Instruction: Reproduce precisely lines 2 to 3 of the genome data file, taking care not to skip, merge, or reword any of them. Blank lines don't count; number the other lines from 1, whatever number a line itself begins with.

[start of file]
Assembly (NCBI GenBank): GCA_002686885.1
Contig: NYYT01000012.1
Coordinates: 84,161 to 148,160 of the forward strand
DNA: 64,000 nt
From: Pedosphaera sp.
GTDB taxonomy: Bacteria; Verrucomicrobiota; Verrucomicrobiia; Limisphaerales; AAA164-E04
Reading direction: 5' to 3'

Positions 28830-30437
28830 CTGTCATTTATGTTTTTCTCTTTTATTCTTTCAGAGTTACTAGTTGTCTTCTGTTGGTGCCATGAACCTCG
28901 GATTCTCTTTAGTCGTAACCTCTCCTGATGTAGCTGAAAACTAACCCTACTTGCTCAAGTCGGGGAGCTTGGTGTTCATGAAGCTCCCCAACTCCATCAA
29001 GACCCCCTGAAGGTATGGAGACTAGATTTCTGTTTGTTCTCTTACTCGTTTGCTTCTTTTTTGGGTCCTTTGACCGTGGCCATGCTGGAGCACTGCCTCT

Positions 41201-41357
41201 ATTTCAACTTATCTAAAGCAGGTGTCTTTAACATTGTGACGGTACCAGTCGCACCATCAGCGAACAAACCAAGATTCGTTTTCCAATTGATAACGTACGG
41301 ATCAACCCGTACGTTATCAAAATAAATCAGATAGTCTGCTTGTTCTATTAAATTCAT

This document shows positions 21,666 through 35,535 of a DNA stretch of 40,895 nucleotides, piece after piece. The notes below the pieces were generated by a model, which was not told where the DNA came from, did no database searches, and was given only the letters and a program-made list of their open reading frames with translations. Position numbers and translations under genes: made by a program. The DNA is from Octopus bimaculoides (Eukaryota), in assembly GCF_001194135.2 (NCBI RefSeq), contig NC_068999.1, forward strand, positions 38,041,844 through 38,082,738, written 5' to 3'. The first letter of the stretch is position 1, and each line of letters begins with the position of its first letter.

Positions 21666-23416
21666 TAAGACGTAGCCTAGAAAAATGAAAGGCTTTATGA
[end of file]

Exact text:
Contig: NYYT01000012.1
Coordinates: 84,161 to 148,160 of the forward strand